June 16, 2013
National Volunteer Week is upon us. The stories about volunteers will unfold through newspaper spreads and press releases, and celebratory functions will be held all over the country.
This feast for volunteering goes international every year, and now it is New Zealand’s turn. Here, Volunteer Awareness Week has morphed into National Volunteer Week, taking a broader account of the ‘volunteer industry’. In Wellington corporate volunteering gets due recognition for example, and there are at least a couple of workshops specially to support managers of volunteers. Watch out for Volunteering New Zealand’s latest innovation: a daily webinar on different topics related to volunteering.
Why do we do this, every year? What’s the rationale for putting such energy and expense into appreciating volunteers and the business of supporting volunteering, for one week every year?
I could presume we do this because:
- Volunteers and volunteering are ignored the rest of the year
- The news media don’t give much attention to good news stories
- Organisations are focused on service delivery and overlook how much the work of volunteers contribute to those services on a regular basis
- Any excuse for a party!
- Opportunity for self-promotion of organisations and Volunteer Centres
- It’s a great exercise to recruit more volunteers to the ranks
There might be some elements of truth here, but not enough to justify an annual blast of publicity. We do a great deal of appreciation and recognition throughout the year, in large and small ways, both publicly and privately. So why do we still need to hold an annual week in praise of volunteering?
I’m having trouble finding rational answers to this question, specially when I hear volunteers saying:
Volunteer work is as non-negotiable as brushing your teeth. You just do it. Being part of the community isn’t something that you tack on to life – it’s a really important part of life.
Volunteering gets into your blood. Like you can’t live without it.
If volunteering is so every-day and ordinary, so much part of our lifeblood, why the need for an annual fanfare?
Maybe the point about recruiting more volunteers is a good enough reason, because total volunteer numbers represent only one third of our population (though the data is probably under-reported). Because many organisations find they are constantly short on volunteers, and long in demand of services provided by volunteers. It’s not unreasonable to showcase opportunities to attract interest in volunteering – except recruitment and retention of volunteers is an on-going practice which cannot be left to an annual drive.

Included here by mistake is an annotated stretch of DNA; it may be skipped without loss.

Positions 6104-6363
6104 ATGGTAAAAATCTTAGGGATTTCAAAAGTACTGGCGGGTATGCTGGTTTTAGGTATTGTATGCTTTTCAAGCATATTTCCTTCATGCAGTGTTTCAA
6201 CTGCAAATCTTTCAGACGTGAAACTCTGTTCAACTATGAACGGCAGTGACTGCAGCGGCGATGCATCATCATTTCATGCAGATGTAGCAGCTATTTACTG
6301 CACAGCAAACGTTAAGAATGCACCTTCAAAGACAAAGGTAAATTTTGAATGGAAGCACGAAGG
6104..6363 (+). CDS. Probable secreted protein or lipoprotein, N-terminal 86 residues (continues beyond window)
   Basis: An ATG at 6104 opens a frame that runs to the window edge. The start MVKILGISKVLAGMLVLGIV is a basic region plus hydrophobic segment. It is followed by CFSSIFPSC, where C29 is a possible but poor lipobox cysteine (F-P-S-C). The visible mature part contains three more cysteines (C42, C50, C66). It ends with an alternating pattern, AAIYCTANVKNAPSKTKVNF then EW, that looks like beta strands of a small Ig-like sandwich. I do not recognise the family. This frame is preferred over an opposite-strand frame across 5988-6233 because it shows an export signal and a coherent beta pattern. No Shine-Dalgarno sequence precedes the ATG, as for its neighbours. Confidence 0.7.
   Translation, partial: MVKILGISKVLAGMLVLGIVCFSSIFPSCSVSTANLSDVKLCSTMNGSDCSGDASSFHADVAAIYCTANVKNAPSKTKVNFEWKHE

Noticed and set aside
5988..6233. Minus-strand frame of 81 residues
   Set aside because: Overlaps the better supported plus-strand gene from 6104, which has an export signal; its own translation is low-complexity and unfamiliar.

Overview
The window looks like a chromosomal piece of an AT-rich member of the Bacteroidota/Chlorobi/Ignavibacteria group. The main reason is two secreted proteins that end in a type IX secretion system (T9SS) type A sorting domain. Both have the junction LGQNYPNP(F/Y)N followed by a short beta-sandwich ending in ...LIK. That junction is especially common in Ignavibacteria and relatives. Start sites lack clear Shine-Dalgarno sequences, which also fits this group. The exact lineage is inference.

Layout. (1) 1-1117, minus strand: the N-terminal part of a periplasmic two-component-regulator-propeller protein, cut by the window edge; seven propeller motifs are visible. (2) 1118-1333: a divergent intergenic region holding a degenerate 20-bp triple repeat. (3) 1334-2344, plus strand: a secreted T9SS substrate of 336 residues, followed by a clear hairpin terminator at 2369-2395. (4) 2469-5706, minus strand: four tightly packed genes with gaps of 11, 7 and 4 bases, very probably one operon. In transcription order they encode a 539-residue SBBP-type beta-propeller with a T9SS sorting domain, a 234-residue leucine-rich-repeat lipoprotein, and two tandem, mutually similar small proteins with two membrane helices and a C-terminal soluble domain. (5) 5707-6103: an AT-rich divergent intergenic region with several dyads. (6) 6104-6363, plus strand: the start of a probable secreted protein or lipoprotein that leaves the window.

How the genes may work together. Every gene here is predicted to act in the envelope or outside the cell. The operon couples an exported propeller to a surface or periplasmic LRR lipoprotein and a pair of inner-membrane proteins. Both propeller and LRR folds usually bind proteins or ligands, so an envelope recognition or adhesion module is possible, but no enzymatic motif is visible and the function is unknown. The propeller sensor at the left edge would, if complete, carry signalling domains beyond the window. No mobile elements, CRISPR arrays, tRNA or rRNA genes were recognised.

Maybe a promotional week is something bigger than the detail of recruitment and recognition. Maybe it’s the real opportunity to remind people about values of community, service, and the importance of Civil Society. We might be labelled as non-government or non-profit organisations, and relegated to the less-than-noble title of Third Sector, but by heck if we were not around the political and economic sectors would be missing the third leg of the stool that represents the sort of society we enjoy.
Maybe it is coincidence that CIVICUS has published a new report on the role that civil society plays and the conditions that enable it to do so. It is certainly timely.
Civil society plays multiple roles. We bring people together. We encourage debate, dialogue and consensus building. We research, analyse, document, publish and promote knowledge and learning. We develop, articulate and seek to advance solutions to problems. We engage with people and organisations in other spheres, such as government and business, to try to advance and implement solutions. We directly deliver services to those who need them. Sometimes we do all of these things at once. We need to assert that these are all legitimate civil society roles. [p 33]
This is what we do, all year, every year – right? And if you, as an organisation or as a volunteer, are struggling to be heard – take heart that you are not alone in the world:
The value that civil society brings always needs to be proved, documented and promoted – and the argument for civil society continually made: “While the assumption of the need for strong government and private sectors is today generally not questioned, the need for a strong civil society is not always so readily assumed.” [p44]
The report is worth reading in full to appreciate the global trends we are experiencing in New Zealand.
Maybe there is no definitive explanation for holding a National Volunteer Week. For now and for this week all I need to know is the answer to the question : What is the most important thing in the world? He tangata! He tangata! He tangata! That is the start and the end-point of volunteering and community development, and of Civil Society. It is people!
June 9, 2013
Yes, in a week’s time New Zealand will have its turn at turning a spotlight on Volunteering. It is a time for national celebration of the work of volunteers, their organisations – and for the people responsible for managing volunteers. So what’s with the promotional banner adopted for this year? Volunteering NZ’s briefing explains.
“Hutia te rito o te harakeke Kei whaea te kōmako e kō? Kī mai ki ahau; He aha te mea nui o te Ao? Māku e kī atu He tāngata, he tāngata, he tāngata.”